The Anderson Area YMCA is a membership based organization. We offer a variety of payment options, as well as a scholarship assistance program to aid in the payment of membership fees for those families who feel they cannot afford our facility. All Members and Guests are expected to abide by our Code of Conduct and Membership Policies (refer to pages 4-5 of our Membership Handbook)
The YMCA conducts regular sex offender screenings on all members, participants, and guests. If a sex offender match occurs, we reserve the right to cancel membership, end program participation, and remove visitation access.
Nationwide membership enables active, full facility, Y members to visit any participating YMCA in the United States. Some exceptions apply. Contact the YMCA you plan to visit about their policy.
To begin the process of joining the YMCA, please print out the membership application below, fill it out, and bring it back to our front desk. If you are choosing to bank draft, we will need a voided check or a bank authorization form with your account and routing numbers. We cannot draft from a savings account or from a credit card.
The YMCA welcomes both local and out of town guests during non-peak hours:
13 Years to Adult: $10 per visit
Youth under 13: $5 per visit – must be accompanied by an adult.
Guest passes are only valid on the day of purchase.
Additionally, fill out a Adult Data Questionnaire for each adult 15 or older on the membership, and a Youth Data Questionnaire for any child 6-14 on the membership.
WHY JOIN THE Y? LET OUR MEMBERS TELL YOU!
Nine months ago when I joined the YMCA I really didn't have any set goals as to where I wanted to be a year later. Not even sure what my intention was for joining. However I knew I needed to do something to help me deal with the stress in my life plus my pain due to RA. Being a caretaker can be one of the most stressful situations a person has to deal with in life, especially when it is for a Parent. Stress can also add to the pain of RA. I can not say enough about how exercise and changing eating habits can help with pain/stress. It used to be a pet peeve of mine to see people on FB posting "going to the gym", or "working out". I actually felt these people were boasting about their "muscles" or just being preppy! I never thought I would become one of those people!! No, I don't post on FB every time I am at the gym, but I do feel the need to tell others how much it can help with stress and pain. Sometimes when I can barely move due to pain, I motivate myself somehow and make it to the gym. It is like a miracle worker. Not only do I feel better mentally but the exercise actually eases my pain. I have met some wonderful people here and am in much better shape than I was last year. I'm not where I want to be, but I'm making a lot of progress and will get there. When I hear people say they have no time to go to the gym or can't afford it, I know a person can make time and give up other things to afford the gym if it is a priority in their life. For me, I can't afford not to go! For all my friends/family that have helped me with their words of support/encouragement I can't thank you enough. Linda Barnett Eskew. This especially goes out to Wally Weathers! #workouttime #ymca 😃😊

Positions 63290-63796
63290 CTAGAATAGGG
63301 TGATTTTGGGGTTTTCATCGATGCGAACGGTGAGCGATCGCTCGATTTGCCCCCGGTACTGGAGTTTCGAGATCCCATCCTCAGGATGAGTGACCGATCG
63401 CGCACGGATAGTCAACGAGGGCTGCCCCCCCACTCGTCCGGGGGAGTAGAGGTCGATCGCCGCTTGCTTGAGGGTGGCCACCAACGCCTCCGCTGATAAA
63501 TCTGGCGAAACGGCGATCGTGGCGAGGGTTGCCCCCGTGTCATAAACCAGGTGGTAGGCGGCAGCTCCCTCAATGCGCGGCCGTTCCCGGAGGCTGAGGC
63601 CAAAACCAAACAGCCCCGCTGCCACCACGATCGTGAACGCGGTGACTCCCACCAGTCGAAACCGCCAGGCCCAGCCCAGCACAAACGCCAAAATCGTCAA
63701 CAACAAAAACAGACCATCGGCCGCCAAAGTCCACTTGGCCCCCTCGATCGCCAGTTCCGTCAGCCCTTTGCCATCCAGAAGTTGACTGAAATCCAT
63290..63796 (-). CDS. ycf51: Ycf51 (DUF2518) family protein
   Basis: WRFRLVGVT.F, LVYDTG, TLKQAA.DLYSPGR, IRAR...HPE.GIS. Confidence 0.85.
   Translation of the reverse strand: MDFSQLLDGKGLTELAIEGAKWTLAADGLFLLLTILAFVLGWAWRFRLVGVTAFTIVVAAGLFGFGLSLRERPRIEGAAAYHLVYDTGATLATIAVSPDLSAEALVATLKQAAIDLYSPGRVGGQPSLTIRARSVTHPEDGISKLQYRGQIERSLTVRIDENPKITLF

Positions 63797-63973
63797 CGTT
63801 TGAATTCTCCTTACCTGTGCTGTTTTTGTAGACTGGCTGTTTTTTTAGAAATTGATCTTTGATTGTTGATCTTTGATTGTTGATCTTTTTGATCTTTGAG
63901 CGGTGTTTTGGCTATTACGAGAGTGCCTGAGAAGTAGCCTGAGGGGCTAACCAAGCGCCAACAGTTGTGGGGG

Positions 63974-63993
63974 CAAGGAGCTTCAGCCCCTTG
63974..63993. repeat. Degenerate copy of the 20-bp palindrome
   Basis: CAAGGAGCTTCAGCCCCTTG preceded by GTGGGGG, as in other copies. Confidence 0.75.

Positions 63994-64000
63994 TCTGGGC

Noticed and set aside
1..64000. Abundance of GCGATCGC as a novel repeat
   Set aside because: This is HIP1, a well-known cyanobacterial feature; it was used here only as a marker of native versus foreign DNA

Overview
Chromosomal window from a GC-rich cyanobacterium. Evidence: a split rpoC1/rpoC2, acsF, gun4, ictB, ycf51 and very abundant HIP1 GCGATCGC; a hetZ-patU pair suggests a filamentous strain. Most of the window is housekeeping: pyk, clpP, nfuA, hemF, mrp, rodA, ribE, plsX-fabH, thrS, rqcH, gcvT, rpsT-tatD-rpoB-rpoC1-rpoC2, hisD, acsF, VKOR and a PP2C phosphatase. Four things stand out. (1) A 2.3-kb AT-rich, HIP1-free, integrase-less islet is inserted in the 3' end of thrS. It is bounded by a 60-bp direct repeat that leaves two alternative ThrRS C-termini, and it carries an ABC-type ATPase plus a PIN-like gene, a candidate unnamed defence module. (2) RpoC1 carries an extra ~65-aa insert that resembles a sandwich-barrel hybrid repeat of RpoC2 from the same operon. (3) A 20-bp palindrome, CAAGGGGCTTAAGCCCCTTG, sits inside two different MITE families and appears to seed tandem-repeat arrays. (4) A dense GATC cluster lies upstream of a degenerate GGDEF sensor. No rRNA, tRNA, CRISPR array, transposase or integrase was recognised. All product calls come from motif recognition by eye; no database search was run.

I've been actively coming to The Y for a little over a year now. I made a resolution to become healthier and a gym routine was the first in many steps in the right direction. As I began to faithfully workout I discovered that my time at the gym was more than just exercise. Not only did I find myself losing weight and getting stronger I found community at the YMCA. I discovered I love attending the classes. A different work out every day is exciting and building relationships with the other members of my class keeps me accountable. The instructors not only provide encouragement but friendship. I'm so thankful for the support The Y has provided me. I feel infinitely blessed to be a part of the YMCA community. Maria Walker